Story at a glance

  • The global health body on Wednesday backed the use of RTS,S, or Mosquirix, in sub-Saharan Africa and other parts of the world with moderate to high malaria transmission.
  • More than 800,000 children in three African countries have been given the vaccine developed by GlaxoSmithKline since 2019.
  • The vaccine, however, was found to reduce severe cases of malaria by just 30 percent and requires up to four doses.

The World Health Organization (WHO) is recommending widespread use of the world’s first vaccine to prevent malaria for children in Africa, as the life-threatening yet preventable disease continues to be a major public health problem in many parts of the world.

The global health body on Wednesday backed the use of RTS,S, or Mosquirix, in sub-Saharan Africa and other parts of the world with moderate to high malaria transmission based on the results of an ongoing pilot program taking place in Ghana, Kenya and Malawi. 

More than 800,000 children in the three African countries have been given the vaccine developed by GlaxoSmithKline since 2019. WHO recommends the vaccine should be given in children starting at 5 months of age. 

“For centuries, malaria has stalked sub-Saharan Africa, causing immense personal suffering,” Matshidiso Moeti, WHO regional director for Africa, said in a statement


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“We have long hoped for an effective malaria vaccine and now for the first time ever, we have such a vaccine recommended for widespread use. Today’s recommendation offers a glimmer of hope for the continent which shoulders the heaviest burden of the disease and we expect many more African children to be protected from malaria and grow into healthy adults,” Moeti said.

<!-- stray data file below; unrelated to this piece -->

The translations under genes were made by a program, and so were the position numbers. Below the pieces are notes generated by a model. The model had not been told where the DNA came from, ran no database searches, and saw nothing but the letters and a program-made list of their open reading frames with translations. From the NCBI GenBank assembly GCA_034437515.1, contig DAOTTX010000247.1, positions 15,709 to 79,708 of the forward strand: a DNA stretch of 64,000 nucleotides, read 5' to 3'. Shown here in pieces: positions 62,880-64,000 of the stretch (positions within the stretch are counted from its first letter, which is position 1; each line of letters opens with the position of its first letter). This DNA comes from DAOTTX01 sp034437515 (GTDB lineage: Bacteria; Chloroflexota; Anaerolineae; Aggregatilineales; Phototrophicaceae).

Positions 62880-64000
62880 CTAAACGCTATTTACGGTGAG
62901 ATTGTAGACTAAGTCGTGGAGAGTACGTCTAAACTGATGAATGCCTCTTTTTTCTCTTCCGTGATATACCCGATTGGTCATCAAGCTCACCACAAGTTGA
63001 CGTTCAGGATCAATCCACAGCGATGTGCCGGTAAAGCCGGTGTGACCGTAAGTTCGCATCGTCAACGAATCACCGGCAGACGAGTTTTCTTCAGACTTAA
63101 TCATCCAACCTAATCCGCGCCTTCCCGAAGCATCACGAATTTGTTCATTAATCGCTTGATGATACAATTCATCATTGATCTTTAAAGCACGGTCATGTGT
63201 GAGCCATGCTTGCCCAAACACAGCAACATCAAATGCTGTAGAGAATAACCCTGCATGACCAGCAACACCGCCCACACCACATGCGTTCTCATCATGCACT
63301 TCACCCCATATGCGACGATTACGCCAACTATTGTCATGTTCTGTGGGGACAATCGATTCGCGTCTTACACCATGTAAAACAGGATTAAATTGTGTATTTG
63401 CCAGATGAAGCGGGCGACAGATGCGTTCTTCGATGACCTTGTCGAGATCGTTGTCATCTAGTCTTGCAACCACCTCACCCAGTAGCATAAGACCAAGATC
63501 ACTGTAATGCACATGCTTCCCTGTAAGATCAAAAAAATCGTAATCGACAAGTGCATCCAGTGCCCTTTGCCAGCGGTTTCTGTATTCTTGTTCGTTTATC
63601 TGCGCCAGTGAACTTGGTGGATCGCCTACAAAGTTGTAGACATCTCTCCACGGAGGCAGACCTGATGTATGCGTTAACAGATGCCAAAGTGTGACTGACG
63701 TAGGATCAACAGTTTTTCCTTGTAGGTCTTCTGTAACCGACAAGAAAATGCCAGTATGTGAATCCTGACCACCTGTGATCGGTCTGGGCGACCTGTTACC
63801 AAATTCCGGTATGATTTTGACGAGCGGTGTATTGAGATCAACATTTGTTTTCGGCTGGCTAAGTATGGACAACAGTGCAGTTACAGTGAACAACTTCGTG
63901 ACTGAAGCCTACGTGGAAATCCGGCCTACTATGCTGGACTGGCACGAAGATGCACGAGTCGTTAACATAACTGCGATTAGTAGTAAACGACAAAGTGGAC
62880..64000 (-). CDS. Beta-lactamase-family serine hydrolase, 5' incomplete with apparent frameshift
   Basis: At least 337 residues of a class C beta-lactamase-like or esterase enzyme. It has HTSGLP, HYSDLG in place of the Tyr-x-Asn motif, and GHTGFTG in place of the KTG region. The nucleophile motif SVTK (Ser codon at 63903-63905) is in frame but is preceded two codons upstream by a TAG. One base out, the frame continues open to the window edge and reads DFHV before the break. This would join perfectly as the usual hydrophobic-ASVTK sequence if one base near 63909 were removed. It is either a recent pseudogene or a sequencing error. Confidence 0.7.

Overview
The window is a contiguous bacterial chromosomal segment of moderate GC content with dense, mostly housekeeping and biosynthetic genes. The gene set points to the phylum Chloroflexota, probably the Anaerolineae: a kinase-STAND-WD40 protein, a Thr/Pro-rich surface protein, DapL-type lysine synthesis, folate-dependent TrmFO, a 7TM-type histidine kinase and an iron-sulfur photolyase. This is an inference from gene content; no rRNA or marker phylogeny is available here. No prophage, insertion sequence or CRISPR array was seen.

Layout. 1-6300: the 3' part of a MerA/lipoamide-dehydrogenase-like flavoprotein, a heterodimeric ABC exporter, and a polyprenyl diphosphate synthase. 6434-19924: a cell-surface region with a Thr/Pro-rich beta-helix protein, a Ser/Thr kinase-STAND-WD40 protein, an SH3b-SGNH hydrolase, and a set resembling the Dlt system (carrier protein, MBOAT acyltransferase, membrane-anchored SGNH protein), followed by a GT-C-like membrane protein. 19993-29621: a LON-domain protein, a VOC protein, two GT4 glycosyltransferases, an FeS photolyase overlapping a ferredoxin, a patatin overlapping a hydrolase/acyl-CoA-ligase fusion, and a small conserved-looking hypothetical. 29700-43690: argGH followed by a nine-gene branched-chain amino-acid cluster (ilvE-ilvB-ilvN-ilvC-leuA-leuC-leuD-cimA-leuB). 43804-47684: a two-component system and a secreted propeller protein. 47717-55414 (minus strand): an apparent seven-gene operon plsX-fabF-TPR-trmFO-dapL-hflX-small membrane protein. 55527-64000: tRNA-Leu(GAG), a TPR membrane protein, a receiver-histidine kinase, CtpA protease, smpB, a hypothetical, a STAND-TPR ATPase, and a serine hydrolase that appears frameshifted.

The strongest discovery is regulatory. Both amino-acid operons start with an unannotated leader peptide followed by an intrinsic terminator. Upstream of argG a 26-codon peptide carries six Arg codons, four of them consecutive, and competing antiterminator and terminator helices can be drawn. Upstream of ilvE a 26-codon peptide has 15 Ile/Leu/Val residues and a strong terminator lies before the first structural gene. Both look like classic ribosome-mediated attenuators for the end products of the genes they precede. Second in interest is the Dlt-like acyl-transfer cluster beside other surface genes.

WHO Director-General Tedros Adhanom called it a “historic moment” and said the vaccine could save tens of thousands of lives each year. 

The vaccine, however, was found to reduce severe cases of malaria by just 30 percent and requires up to four doses. 

But still, the vaccine could have a major effect in Africa, where 94 percent of malaria cases and deaths worldwide occurred in 2019, according to WHO

An estimated 200 million cases are reported each year in Africa with more than 400,000 deaths. Children under the age of 5 are at highest risk, accounting for 67 percent of all malaria deaths worldwide in 2019.


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Published on Oct 06, 2021